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Articles in regional publications that pertain to a wide range of North Carolina-related topics.

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5 results for Cotton manufacture
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Record #:
13387
Author(s):
Abstract:
H.K. Hallett was born and raised in Reading, Massachusetts; he had never seen a cotton plant, but now he is president of the American Cotton Manufacturers Institute, the trade association of one of the nation's largest and most important industries.
Source:
The State (NoCar F 251 S77), Vol. 21 Issue 17, Sept 1953, p5, f
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Record #:
14076
Abstract:
This article discusses early cotton mills and minting coins. Lincoln County was the site of the first cotton mill established in 1813. Coincidentally, Lincoln County was also the location of some of the first gold minting in North Carolina, beginning around 1832. The author lists names and locations of other prominent mills and mining operations in North Carolina.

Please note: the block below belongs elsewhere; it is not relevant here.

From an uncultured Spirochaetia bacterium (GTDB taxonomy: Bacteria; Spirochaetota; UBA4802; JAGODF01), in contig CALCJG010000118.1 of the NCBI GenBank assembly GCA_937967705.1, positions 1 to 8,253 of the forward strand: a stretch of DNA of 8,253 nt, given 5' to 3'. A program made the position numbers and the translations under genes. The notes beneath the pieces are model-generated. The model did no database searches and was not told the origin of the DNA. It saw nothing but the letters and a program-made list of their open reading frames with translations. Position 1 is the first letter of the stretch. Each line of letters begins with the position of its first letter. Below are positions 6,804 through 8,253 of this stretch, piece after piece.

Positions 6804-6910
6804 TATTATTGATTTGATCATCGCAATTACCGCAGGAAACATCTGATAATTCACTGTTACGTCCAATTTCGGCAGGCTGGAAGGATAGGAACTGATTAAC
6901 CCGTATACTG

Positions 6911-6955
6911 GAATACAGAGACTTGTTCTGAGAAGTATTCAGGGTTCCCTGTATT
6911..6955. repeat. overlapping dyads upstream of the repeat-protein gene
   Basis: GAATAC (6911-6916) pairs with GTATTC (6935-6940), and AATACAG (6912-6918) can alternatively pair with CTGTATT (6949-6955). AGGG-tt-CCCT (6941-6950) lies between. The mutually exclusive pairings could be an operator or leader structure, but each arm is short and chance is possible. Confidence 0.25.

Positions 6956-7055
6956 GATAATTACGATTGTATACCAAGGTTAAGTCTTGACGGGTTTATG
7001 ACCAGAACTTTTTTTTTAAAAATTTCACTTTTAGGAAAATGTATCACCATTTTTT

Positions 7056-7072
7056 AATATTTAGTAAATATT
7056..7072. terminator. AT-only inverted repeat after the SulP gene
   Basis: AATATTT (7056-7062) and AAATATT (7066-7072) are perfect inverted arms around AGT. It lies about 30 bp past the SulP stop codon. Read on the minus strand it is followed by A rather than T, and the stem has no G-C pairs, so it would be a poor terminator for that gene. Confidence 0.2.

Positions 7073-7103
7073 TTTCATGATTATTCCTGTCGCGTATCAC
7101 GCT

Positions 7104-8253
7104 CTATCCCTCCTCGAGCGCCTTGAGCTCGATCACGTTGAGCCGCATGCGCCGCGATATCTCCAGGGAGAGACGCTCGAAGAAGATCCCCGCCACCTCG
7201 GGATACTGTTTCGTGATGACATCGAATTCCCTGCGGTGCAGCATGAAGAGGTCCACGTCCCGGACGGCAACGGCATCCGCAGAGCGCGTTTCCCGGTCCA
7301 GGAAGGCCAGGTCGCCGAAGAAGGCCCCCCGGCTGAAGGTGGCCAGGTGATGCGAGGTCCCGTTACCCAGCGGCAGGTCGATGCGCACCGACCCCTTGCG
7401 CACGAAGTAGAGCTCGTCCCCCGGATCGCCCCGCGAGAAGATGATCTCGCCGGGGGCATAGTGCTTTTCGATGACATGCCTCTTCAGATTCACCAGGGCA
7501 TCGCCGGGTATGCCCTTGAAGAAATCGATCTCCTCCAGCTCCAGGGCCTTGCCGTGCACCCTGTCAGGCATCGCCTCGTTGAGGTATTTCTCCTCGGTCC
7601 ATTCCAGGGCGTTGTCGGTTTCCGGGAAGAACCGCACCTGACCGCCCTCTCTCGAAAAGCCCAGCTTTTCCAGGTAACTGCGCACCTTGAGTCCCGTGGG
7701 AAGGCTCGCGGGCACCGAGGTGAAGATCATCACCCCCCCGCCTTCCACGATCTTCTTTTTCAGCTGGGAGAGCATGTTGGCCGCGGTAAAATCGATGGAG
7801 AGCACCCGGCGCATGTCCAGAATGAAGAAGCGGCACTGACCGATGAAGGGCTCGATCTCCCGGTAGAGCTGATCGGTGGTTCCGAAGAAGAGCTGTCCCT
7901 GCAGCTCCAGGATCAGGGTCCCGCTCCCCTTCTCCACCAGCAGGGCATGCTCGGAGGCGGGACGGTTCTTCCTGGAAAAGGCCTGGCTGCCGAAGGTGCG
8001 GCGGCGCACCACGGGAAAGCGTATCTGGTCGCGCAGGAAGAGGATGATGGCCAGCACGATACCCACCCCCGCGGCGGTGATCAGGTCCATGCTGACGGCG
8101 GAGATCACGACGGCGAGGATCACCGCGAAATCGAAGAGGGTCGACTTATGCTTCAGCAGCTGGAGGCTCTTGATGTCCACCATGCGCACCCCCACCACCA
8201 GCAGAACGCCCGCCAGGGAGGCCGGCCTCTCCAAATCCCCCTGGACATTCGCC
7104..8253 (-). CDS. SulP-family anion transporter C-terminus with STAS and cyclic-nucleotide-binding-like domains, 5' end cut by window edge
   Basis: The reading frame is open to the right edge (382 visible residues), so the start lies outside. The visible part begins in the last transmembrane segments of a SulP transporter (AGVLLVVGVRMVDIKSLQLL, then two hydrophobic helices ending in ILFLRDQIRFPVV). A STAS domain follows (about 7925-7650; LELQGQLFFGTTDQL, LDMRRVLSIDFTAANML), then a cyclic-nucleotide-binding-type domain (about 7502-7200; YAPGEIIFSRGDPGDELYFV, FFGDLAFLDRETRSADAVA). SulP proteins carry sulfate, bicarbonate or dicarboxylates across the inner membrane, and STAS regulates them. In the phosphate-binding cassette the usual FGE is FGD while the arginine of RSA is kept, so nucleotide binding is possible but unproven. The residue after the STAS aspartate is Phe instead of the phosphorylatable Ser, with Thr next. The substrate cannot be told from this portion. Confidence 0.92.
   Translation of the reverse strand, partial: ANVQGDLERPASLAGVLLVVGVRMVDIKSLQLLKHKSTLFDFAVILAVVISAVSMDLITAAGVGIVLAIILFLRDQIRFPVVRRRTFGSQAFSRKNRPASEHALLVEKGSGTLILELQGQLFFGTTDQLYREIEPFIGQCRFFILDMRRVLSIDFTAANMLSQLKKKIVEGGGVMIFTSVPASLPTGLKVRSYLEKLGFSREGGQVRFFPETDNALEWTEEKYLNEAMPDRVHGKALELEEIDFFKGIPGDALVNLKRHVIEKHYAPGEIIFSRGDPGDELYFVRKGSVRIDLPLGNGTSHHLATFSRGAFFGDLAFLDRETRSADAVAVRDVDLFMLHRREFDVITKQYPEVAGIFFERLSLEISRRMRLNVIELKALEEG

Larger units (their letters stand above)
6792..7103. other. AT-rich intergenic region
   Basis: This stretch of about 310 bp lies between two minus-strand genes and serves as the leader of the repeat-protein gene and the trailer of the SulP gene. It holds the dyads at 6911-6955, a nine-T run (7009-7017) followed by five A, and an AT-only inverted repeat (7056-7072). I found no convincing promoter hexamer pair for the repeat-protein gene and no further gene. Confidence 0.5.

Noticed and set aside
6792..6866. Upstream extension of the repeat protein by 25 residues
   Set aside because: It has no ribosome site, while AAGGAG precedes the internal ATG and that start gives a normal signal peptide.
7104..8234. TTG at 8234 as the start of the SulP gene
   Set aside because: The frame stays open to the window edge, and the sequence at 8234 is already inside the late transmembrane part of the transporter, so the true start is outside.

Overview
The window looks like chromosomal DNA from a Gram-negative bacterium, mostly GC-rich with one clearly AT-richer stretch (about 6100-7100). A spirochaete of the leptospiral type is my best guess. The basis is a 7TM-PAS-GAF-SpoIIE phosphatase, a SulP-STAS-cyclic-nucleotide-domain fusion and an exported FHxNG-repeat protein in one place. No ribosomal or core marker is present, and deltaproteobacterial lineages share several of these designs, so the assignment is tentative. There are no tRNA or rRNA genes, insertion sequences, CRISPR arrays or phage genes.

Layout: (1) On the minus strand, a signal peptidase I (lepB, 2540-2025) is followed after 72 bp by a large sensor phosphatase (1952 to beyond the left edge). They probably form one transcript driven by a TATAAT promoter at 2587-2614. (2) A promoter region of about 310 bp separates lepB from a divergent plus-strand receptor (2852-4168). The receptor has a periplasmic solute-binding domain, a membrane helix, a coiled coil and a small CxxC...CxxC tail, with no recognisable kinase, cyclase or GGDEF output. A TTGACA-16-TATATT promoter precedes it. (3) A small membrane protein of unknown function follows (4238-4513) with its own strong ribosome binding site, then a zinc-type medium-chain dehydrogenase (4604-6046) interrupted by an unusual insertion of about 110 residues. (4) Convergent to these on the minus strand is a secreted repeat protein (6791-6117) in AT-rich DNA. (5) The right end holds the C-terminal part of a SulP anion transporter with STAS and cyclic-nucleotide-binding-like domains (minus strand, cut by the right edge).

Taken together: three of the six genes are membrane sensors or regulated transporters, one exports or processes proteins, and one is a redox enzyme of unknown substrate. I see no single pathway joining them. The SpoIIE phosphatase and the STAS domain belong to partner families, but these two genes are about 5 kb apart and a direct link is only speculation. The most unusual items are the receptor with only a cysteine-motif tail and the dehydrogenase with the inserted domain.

Source:
The State (NoCar F 251 S77), Vol. 16 Issue 1, June 1948, p54-55, 59
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Record #:
24232
Author(s):
Abstract:
John McNairy and Felix Harvey run the oldest business in the North Carolina 100. Harvey Enterprises Inc. in Lenoir County owns four cotton gins and buys, stores, and sells cotton. This article discusses the history of the company and the family who started it.
Record #:
4523
Author(s):
Abstract:
Cotton manufacturing reached the North Carolina Piedmont in the 1820s. Although the industry grew, North Carolina remained the poorest state in the South in 1860. However, by 1900, North Carolina, mostly because of the textile industry, was the South's leader in industrialization. Bonham examines a 19th-century cotton mill and describes the process for turning raw cotton into cloth.
Source:
Tar Heel Junior Historian (NoCar F 251 T3x), Vol. 26 Issue 1, Fall 1986, p25-20, il
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Record #:
31215
Author(s):
Abstract:
North Carolina’s planted cotton acreage is at the highest level since 1937. While the rise in production is credited in part to improved marketing and promotion, the cotton textile industry is migrating overseas. Wes Morgan, owner of Rolling Hills Gin in Stanly County, discusses his business, and the history and future of the state’s cotton industry.
Source:
Carolina Country (NoCar HD 9688 N8 C38x), Vol. 34 Issue 10, Oct 2002, p25-27, il, por